The U.S. women’s soccer team brought politics and economics into their Sunday World Cup victory with demands to be paid equally with male soccer players. In doing so, they are seen as champions for women as well as champions on the field.
They have put renewed focus on the gender pay gap, which though narrowing since 1980 has remained relatively stable over 15 years. According to a Pew Research Center analysis of median hourly earnings of both full- and part-time workers in the United States, women in 2018 earned 85% of what men earned. Based on the estimate, it would take an extra 39 days of work for women to earn what men did in 2018.
By comparison, the Census Bureau found that, in 2017, full-time, year-round working women earned 80% of what their male counterparts earned.
The 2018 wage gap was somewhat smaller for adults ages 25 to 34 than for all workers 16 and older, the Pew analysis found. Women ages 25 to 34 earned 89 cents for every dollar a man in the same age group earned.
Few should argue against closing the wage gap for men and women holding the same or comparable jobs. Though there should be no new governmental mandate that any two workers must be paid equally, there are mandates against discrimination based on sex. That can include pay.
It’s hard to equate professional sports with the jobs of most men and women, but the women’s soccer team’s lawsuit over compensation is going to shed light on gender pay gaps across the board.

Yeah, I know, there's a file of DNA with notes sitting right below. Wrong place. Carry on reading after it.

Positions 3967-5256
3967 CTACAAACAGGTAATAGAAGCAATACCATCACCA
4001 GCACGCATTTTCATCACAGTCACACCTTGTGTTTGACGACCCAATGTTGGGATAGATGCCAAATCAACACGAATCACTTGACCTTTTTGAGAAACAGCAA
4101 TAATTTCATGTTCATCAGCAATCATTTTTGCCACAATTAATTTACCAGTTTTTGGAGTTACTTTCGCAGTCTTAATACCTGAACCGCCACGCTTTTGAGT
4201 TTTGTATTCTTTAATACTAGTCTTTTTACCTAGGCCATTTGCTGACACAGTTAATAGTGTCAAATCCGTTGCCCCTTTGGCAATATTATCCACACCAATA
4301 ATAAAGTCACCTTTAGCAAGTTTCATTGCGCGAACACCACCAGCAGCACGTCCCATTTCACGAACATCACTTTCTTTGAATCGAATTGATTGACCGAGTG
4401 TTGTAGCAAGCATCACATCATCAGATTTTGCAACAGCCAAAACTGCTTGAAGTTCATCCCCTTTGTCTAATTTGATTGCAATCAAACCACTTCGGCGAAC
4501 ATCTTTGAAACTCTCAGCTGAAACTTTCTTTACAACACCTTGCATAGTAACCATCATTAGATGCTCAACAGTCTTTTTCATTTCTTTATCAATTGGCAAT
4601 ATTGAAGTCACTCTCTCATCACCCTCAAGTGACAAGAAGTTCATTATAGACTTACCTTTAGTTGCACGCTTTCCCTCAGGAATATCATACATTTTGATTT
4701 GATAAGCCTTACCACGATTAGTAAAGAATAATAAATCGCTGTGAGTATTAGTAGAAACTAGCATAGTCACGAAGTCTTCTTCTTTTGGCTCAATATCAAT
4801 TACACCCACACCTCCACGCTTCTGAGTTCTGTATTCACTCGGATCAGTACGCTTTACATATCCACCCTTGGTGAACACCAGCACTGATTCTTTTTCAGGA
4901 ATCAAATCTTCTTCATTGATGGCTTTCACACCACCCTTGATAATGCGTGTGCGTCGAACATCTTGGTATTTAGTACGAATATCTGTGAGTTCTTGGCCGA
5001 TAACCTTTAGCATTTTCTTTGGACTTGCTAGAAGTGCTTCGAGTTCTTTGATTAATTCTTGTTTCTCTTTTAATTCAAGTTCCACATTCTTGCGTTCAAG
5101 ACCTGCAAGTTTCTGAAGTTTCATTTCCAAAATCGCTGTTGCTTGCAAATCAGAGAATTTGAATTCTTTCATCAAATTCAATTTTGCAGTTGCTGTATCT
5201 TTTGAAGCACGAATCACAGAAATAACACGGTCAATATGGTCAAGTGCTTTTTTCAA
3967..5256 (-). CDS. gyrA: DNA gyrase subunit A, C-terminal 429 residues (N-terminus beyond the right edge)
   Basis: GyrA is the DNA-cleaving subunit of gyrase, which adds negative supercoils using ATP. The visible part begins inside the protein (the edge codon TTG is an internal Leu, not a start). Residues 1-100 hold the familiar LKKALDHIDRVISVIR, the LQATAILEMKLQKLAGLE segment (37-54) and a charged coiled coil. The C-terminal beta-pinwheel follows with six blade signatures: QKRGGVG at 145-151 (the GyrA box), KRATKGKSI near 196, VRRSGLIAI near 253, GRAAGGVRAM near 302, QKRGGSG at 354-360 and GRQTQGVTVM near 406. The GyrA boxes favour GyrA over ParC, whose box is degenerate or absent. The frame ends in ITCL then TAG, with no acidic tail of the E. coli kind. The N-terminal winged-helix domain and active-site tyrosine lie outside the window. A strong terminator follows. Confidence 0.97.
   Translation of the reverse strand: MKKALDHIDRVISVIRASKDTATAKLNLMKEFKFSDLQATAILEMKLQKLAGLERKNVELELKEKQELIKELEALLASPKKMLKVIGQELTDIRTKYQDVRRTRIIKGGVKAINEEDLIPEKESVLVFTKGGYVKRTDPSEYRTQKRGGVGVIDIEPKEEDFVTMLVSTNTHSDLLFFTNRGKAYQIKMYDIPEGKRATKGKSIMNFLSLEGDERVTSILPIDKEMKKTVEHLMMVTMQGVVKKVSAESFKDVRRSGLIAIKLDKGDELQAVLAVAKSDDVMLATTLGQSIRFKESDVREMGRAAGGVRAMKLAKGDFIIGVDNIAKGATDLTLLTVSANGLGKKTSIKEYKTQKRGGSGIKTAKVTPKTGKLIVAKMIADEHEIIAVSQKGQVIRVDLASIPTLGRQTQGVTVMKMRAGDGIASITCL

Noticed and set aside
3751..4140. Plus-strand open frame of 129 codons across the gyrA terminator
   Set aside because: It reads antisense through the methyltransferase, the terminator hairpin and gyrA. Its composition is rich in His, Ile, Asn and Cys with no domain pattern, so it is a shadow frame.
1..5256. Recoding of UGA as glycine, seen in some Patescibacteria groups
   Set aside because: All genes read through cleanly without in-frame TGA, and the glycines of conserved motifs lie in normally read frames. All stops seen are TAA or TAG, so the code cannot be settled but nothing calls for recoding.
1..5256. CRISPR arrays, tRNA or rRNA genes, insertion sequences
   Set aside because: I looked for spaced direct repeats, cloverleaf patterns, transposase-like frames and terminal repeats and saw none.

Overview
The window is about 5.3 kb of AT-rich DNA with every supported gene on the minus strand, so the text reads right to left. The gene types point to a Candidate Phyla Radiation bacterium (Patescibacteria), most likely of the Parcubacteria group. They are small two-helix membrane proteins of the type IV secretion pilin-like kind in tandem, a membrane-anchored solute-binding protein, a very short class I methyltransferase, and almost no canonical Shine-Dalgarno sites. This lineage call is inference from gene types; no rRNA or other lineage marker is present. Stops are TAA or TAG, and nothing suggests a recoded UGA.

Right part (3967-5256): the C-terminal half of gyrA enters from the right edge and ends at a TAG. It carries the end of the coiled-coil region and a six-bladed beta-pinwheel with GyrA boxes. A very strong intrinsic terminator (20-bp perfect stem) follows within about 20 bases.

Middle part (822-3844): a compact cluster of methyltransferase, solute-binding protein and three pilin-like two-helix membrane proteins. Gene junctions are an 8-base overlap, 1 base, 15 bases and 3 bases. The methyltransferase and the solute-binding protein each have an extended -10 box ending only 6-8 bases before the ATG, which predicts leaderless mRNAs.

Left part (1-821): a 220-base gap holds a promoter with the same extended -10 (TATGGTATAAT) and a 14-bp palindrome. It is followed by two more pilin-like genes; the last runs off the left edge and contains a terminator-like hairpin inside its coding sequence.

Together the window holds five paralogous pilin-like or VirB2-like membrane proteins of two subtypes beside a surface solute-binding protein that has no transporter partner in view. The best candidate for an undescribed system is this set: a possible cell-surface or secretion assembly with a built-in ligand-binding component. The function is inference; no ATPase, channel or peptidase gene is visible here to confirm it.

The situation is different than in sports such as professional basketball. NBA players make far more money than their WNBA counterparts. The primary reason is demand. The NBA has a major international following. The WNBA has a fraction of the fans and struggles to stay afloat. Should female players be paid on par with the male NBA stars, the league would fold.
The situation with the national soccer teams is not readily comparable.
While stating that more data is needed, The Washington Post's "Fact Checker" column found the women's soccer team may be earning as much money for the U.S. Soccer Federation as the men's team -- or more. And the Post found such a massive disparity in bonus payments that the men get more for losing a World Cup match than the women get for winning one.
And as pointed out by Washington post columnist and Orangeburg native Eugene Robinson, television ratings indicate more U.S. viewers watched Sunday's women’s final match than watched the men's World Cup final last year.
It may take their lawsuit to make it so, but Robinson is on target in writing about the women’s U.S. soccer team: “The soccer federation needs to pay them what they're worth.”
If that amount is equal to or even above what the men are paid, so be it.